Mufi Hannemann's official entry in the 2014 Hawaii gubernatorial race complicates an already murky situation.
Hannemann announced Thursday he will run under the Hawaii Independent Party banner. That is a move that assures he will be in the general election.
In his two most recent tries for public office - for governor in 2010 and the U.S. House of Representatives in 2012 - Hannemann has been defeated in Democratic primaries.
The former Honolulu mayor believes that running as an Independent will give him a chance to attract moderates and conservatives. The more liberal Democratic Party base has clearly expressed in the 2010 and 2012 primaries that he is not their favorite.
Hannemann's move to the Independent Party is an attempt to bypass that liberal Democratic base and appeal to the electorate as a whole.
We have supported Hannemann in past elections and believe he is a bright, competent politician. This time, though, we believe he is running for the wrong office. We would have preferred that he stay in the Democratic Party and run for the U.S. House of Representatives seat being vacated by Colleen Hanabusa.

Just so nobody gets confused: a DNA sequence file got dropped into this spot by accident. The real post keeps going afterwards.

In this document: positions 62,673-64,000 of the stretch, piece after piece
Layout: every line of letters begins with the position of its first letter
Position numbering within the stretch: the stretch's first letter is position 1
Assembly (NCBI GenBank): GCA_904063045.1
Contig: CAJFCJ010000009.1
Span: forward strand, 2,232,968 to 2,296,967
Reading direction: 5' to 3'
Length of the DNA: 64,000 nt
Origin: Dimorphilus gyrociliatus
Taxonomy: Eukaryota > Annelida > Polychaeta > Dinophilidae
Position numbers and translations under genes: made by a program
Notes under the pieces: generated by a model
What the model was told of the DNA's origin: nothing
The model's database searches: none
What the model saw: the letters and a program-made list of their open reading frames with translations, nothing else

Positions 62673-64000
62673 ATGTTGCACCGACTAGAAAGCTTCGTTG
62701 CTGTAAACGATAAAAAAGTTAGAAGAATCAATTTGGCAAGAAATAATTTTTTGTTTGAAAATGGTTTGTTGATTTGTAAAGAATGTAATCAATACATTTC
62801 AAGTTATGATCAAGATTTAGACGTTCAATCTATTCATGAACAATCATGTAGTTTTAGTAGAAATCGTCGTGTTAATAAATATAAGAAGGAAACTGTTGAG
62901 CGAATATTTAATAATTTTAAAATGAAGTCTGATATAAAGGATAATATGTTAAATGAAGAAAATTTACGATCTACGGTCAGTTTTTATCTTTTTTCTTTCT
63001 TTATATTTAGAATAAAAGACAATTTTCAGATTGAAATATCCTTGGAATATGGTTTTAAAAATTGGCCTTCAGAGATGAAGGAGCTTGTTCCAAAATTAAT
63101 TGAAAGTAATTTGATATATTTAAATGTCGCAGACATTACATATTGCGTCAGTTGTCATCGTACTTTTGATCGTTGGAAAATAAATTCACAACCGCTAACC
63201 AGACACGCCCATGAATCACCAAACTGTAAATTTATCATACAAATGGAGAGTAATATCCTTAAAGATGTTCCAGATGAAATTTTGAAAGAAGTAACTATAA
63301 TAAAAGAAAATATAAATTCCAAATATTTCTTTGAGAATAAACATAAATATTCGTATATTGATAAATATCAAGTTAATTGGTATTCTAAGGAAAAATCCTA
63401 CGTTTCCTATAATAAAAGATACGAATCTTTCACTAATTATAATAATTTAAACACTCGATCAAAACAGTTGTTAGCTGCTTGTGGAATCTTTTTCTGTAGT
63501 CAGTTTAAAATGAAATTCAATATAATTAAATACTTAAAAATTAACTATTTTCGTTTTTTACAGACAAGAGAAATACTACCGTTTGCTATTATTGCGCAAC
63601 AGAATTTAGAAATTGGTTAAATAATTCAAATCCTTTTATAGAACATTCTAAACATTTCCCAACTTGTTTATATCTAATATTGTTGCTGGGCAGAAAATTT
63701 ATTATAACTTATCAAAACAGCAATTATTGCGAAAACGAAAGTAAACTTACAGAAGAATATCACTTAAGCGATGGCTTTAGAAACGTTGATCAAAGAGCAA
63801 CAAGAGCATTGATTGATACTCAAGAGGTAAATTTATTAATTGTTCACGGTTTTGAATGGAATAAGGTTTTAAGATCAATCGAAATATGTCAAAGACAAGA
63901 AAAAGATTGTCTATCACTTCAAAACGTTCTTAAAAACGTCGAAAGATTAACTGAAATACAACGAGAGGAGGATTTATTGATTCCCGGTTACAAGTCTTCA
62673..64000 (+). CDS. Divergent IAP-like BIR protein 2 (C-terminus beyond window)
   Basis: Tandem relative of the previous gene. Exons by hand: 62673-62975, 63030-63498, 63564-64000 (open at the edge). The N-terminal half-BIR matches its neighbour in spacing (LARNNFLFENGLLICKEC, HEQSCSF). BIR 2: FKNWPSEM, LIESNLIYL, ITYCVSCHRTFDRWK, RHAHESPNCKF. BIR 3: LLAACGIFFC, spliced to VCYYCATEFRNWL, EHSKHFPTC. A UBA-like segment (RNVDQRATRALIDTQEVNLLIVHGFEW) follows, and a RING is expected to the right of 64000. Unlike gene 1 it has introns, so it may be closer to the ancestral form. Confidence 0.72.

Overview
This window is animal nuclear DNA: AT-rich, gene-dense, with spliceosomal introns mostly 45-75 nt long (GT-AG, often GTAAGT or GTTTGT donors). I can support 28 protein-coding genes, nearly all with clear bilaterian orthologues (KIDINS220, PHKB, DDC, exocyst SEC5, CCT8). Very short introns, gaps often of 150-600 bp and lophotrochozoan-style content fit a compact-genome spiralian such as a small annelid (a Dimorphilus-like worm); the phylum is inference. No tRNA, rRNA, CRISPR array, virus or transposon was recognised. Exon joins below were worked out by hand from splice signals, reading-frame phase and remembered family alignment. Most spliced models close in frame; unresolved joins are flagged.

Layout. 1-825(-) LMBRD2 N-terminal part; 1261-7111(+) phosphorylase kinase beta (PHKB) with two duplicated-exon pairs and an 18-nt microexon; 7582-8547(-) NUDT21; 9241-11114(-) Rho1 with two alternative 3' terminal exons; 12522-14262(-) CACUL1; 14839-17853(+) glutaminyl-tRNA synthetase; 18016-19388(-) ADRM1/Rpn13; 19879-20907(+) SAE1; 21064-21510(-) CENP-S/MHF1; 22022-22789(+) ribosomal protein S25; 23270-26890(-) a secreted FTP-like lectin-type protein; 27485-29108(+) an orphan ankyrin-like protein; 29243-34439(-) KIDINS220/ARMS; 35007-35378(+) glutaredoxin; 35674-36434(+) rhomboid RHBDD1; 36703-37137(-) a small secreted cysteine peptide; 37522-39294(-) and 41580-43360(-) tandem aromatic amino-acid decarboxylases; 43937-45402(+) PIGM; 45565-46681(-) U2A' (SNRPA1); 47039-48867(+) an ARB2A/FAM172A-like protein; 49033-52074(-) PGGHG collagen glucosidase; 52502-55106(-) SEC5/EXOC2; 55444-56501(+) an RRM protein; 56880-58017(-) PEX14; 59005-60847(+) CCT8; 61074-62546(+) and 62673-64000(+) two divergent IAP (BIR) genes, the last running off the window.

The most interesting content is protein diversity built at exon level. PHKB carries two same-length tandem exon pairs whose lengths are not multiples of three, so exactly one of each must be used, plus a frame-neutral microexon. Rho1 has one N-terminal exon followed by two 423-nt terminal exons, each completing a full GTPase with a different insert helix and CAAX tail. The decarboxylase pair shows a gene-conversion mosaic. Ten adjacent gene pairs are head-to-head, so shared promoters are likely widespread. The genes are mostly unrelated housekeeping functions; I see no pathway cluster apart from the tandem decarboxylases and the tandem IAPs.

Despite his low approval ratings in the polls, we expect Gov. Neil Abercrombie will prevail over his primary challenger, Sen. David Ige. Then we think Hannemann and apparent Republican gubernatorial candidate James "Duke" Aiona will split the moderate and conservative vote in the general election, providing a clear path for the governor's re-election.
Perhaps we are wrong and Hannemann is right - he can attract a winning plurality in the general election. But, boy, it looks like a long shot. A three-sided fight should help Abercrombie.
* Editorials reflect the opinion of the publisher.